PMCID: PMC3958430  PMID: 24451266
Co-Cr-Mo alloys; Cytocompatibility; Expanded Austenite; Kolsterising®; S-phase; XTT; biocompatibility; corrosion; nano-indentation
11.  Rate sensitivity and tension–compression asymmetry in AZ31B magnesium alloy sheet 
The constitutive response of a commercial magnesium alloy rolled sheet (AZ31B-O) is studied based on room temperature tensile and compressive tests at strain rates ranging from 10−3 to 103 s−1. Because of its strong basal texture, this alloy exhibits a significant tension–compression asymmetry (strength differential) that is manifest further in terms of rather different strain rate sensitivity under tensile versus compressive loading. Under tensile loading, this alloy exhibits conventional positive strain rate sensitivity. Under compressive loading, the flow stress is initially rate insensitive until twinning is exhausted after which slip processes are activated, and conventional rate sensitivity is recovered. The material exhibits rather mild in-plane anisotropy in terms of strength, but strong transverse anisotropy (r-value), and a high degree of variation in the measured r-values along the different sheet orientations which is indicative of a higher degree of anisotropy than that observed based solely upon the variation in stresses. This rather complex behaviour is attributed to the strong basal texture, and the different deformation mechanisms being activated as the orientation and sign of applied loading are varied. A new constitutive equation is proposed to model the measured compressive behaviour that captures the rate sensitivity of the sigmoidal stress–strain response. The measured tensile stress–strain response is fit to the Zerilli–Armstrong hcp material model.
PMCID: PMC3982656  PMID: 24711496
magnesium sheet; rate sensitivity; tension–compression asymmetry; anisotropy; material modelling; material characterization
12.  Structural analysis and corrosion studies on an ISO 5832-9 biomedical alloy with TiO2 sol–gel layers 
The aim of this study was to demonstrate the relationship between the structural and corrosion properties of an ISO 5832-9 biomedical alloy modified with titanium dioxide (TiO2) layers. These layers were obtained via the sol–gel method by acid-catalyzed hydrolysis of titanium isopropoxide in isopropanol solution. To obtain TiO2 layers with different structural properties, the coated samples were annealed at temperatures of 200, 300, 400, 450, 500, 600 and 800 °C for 2 h. For all the prepared samples, accelerated corrosion measurements were performed in Tyrode’s physiological solution using electrochemical methods. The most important corrosion parameters were determined: corrosion potential, polarization resistance, corrosion rate, breakdown and repassivation potentials. Corrosion damage was analyzed using scanning electron microscopy. Structural analysis was carried out for selected TiO2 coatings annealed at 200, 400, 600 and 800 °C. In addition, the morphology, chemical composition, crystallinity, thickness and density of the deposited TiO2 layers were determined using suitable electron and X-ray measurement methods. It was shown that the structure and character of interactions between substrate and deposited TiO2 layers depended on annealing temperature. All the obtained TiO2 coatings exhibit anticorrosion properties, but these properties are related to the crystalline structure and character of substrate–layer interaction. From the point of view of corrosion, the best TiO2 sol–gel coatings for stainless steel intended for biomedical applications seem to be those obtained at 400 °C.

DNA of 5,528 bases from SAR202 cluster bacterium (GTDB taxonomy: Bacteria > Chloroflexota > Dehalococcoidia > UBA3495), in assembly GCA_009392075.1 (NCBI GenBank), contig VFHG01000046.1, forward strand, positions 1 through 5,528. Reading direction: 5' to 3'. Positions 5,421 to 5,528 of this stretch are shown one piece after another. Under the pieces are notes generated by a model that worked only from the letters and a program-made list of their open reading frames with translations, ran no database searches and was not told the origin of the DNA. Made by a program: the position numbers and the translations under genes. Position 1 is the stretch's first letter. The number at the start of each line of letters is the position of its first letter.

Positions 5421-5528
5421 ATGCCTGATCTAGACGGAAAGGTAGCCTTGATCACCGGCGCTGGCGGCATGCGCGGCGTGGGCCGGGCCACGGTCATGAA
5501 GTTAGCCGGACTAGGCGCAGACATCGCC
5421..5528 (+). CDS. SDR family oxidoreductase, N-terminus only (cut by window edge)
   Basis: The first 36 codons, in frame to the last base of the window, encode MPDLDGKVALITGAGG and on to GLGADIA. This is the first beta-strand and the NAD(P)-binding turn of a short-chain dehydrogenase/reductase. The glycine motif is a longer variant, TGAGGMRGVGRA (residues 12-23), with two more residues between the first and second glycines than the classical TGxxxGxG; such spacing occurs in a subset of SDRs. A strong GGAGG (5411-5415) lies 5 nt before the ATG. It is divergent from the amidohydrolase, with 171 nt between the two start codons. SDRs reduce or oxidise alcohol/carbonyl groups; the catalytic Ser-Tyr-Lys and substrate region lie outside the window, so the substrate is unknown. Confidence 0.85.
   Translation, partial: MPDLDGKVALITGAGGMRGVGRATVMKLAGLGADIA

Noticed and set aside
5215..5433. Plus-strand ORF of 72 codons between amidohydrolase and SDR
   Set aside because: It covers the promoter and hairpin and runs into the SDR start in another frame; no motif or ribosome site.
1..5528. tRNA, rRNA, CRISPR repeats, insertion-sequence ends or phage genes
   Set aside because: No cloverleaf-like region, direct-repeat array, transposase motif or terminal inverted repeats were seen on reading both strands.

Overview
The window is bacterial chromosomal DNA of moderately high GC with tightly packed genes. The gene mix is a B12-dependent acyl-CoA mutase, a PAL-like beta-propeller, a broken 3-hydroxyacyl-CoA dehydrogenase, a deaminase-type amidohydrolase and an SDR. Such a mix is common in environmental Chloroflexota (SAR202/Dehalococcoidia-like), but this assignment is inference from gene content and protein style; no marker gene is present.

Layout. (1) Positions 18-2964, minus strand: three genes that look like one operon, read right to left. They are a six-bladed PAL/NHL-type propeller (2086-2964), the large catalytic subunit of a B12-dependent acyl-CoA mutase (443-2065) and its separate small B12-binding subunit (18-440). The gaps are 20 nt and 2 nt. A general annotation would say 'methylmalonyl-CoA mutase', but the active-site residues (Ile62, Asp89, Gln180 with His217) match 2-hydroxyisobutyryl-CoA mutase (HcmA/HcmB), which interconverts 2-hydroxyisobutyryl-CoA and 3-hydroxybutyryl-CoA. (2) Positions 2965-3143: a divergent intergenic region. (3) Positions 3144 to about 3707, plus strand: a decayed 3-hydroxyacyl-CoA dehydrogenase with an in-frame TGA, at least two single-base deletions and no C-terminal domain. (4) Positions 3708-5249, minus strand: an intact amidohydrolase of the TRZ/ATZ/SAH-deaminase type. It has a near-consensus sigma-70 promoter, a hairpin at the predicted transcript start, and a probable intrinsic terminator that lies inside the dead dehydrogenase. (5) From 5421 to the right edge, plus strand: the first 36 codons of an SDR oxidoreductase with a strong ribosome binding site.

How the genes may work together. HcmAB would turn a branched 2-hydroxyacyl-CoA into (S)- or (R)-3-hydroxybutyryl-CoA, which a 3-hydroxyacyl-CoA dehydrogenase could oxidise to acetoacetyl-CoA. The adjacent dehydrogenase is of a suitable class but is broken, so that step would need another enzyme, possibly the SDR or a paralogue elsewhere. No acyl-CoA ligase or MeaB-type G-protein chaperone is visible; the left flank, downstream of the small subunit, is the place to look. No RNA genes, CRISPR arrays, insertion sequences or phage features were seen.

PMCID: PMC3942627  PMID: 24271113
13.  Analysis of the variation in the determination of the shear modulus of the erythrocyte membrane: Effects of the constitutive law and membrane modeling 
Despite research spanning several decades, the exact value of the shear modulus Gs of the erythrocyte membrane is still ambiguous, and a wealth of studies, using measurements based on micropipette aspirations, ektacytometry systems and other flow chambers, and optical tweezers as well as application of several models have found different average values in the range 2–10 µN/m. Our study shows that different methodologies have predicted the correct shear modulus for the specific membrane modeling employed, i.e. the variation in the shear modulus determination results from the specific membrane modeling. Available experimental findings from ektacytometry systems and optical tweezers suggest that the dynamics of the erythrocyte membrane is strain-hardening at both moderate and large deformations. Thus the erythrocyte shear modulus cannot be determined accurately using strain-softening models (such as the neo-Hookean and Evans laws) or strain-softening/strain-hardening models (such as the Yeoh law) which overestimate the erythrocyte shear modulus. According to our analysis, the only available strain-hardening constitutive law, the Skalak et al. law, is able to match well both deformation-shear rate data from ektacytometry and force-extension data from optical tweezers at moderate and large strains, using an average value of the shear modulus of Gs = 2.4–2.75 µN/m, i.e. very close to that found in the linear regime of deformations via force-extension data from optical tweezers, Gs = 2.5±0.4 µN/m. In addition, our analysis suggests that a standard deviation in Gs of 0.4–0.5 µN/m (owing to the inherent differences between erythrocytes within a large population) describes well the findings from optical tweezers at small and large strains as well as from micro-pipette aspirations.